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Rustam Kothavala
(1934-    )

Rustam Zal "Rusty" Kothavala was born in Bangalore, India, on September 5th, 1934, the son of Gulbanu and Zal Kothavala (a PhD in Dairy Science, and "Dairy Advisor to the Government of India" when he retired in 1952). Rusty grew up in Bangalore and started collecting minerals from the gravel in his uncle's driveway in 1945—it was a passion that remained with him for much of the rest of his life. He attended Christian College and Presidency College in Madras, India, graduating in 1955 with a degree in Chemistry. He then took a job with Lever Brothers in Bombay while spending his free time collecting zeolites in local quarries.

In 1957 Rusty was accepted into the Master's program at the University of Arizona; he arrived in New York City from India on January 10th, aboard the S.S. America, and traveled on to Tucson, where he studied mineralogy under Dr. John Anthony, and became acquainted with Tucson collector Richard Bideaux. After receiving his Master's Degree he moved on to Harvard to pursue his doctoral studies under Robert Garrels. He graduated from Harvard in 1964 with a PhD in Geological Sciences. Rusty joined the Harvard faculty as a protege and colleague of Clifford Frondel and Cornelius Hurlbut, among others. His Nat Sci 10 course —"Rocks for Jocks"—was highly popular. He also became an administrative dean and was awarded tenured status in 1969.

Rusty married his best friend of five years, Suzanne, in 1963. They had a daughter Laura, but separated two years later. In 1972 he resigned his university position to go into the mineral business full-time, calling his company "Crystals of India." He became widely known and respected for his fine Indian minerals, and supplied many superb specimens to private collectors and museums. He also began dabbling in real estate, an enthusiasm he still pursues, founding a self-contained gay community housing compound in Oakland, California. After 20 years in the mineral business he retired from dealing in 1993.

Rusty, now 73, is the patriarch of a growing clan of younger relatives in India, where he resides for a month or two each year, in part to tend his property and business interests there. In the United States, he manages assets in Arizona, Hawaii, and California, collected at least in part since his days as a mineral dealer. He lives most of the year (when he isn't in India or visiting new locations around the world) in Tucson with his life-mate, Toby Marotta, a 1967 Harvard College graduate, with whom he became acquainted in Lowell House at Harvard. Marotta is a Ph.D. sociologist and urban anthropologist. They moved from Cambridge to California in 1976 and lived there until moving in 1994 to Tucson, where they had earlier purchased a house. After living together for 30 years, Rusty and Toby were married officially on June 19, 2003, in Woodstock, Vermont (under that state's two-year-old Civil Union law).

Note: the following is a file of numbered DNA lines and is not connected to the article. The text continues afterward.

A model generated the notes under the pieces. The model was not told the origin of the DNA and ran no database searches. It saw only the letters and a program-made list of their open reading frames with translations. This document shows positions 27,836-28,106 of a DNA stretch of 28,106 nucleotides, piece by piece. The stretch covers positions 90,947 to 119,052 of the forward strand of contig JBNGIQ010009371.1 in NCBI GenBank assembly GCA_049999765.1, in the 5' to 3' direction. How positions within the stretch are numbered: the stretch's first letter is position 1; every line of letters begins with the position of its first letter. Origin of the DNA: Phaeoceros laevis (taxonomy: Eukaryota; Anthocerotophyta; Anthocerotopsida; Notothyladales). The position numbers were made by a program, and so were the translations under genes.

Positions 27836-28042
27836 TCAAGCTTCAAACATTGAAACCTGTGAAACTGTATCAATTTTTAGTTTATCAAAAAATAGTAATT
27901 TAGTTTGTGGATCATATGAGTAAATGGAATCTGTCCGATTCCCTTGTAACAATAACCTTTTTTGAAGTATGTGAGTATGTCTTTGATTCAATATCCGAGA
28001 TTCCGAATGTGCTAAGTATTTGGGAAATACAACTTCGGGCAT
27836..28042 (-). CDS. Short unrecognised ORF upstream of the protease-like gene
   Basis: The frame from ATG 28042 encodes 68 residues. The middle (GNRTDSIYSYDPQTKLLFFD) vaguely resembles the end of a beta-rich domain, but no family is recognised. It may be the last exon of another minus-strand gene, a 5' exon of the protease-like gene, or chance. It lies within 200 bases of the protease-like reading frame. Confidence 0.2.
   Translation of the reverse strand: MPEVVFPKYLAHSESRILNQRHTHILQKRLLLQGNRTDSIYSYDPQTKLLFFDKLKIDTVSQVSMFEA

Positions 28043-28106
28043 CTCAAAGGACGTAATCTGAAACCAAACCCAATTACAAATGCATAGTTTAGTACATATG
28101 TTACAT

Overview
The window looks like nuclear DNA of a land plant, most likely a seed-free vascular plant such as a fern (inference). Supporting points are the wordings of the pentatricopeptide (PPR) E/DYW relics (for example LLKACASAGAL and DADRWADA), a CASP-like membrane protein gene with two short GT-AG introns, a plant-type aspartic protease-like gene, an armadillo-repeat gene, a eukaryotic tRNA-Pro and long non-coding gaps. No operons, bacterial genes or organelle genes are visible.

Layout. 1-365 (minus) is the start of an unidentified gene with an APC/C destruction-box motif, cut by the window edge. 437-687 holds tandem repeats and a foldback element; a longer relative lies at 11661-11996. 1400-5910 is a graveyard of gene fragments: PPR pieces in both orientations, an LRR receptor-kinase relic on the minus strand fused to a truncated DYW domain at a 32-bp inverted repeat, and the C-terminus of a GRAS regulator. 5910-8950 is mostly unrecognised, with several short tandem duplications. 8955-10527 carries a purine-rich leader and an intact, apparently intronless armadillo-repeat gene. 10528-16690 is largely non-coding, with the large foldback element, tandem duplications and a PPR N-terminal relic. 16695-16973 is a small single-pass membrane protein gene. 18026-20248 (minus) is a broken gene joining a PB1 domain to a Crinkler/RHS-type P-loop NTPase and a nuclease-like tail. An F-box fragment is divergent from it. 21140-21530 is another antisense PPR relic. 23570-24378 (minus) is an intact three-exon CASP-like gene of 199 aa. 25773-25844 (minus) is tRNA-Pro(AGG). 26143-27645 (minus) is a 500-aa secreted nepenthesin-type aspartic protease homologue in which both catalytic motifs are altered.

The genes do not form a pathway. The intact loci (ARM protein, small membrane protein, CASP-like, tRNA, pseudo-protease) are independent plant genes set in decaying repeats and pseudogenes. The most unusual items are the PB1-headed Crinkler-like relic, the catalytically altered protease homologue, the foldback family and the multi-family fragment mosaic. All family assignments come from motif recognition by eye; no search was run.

Rusty has written a number of articles reflecting on his mineralogical experiences. In 1983 he won the Most Valuable Article Award from Gems & Gemology for his article on "Kashmir Sapphire." For the Mineralogical Record he wrote "The discovery of powellite at Nasik, India" (1982), "The Wagholi cavansite locality near Pune, India" (1991), and most recently his personal memoirs about his life in minerals: "Recollections of mineral collecting and dealing in India" (2003). He still maintains a mineral collection, although some of his favorite pieces were destroyed in a house fire in 2005.

American Men and Women of Science, A biographical directory of today's leaders in physical, biological, and related sciences. (1971-1973) 12th edition, Physical & Biological Sciences. Seven volumes. New York: R.R. Bowker.
KUMAR, A. (2004) A gem of a life. Trikone Magazine, March 2004.
KOTHAVALA, R.Z. (2003) Recollections of mineral collecting and dealing in India. Mineralogical Record, 34, 135-154.
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The Mineralogical Record - Rustam Kothavala Rusty Kothavala
Tucson Show, 1979
The Mineralogical Record - Rustam Kothavala 38 x 77 mm
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The Mineralogical Record - Rustam Kothavala 34 x 51 mm
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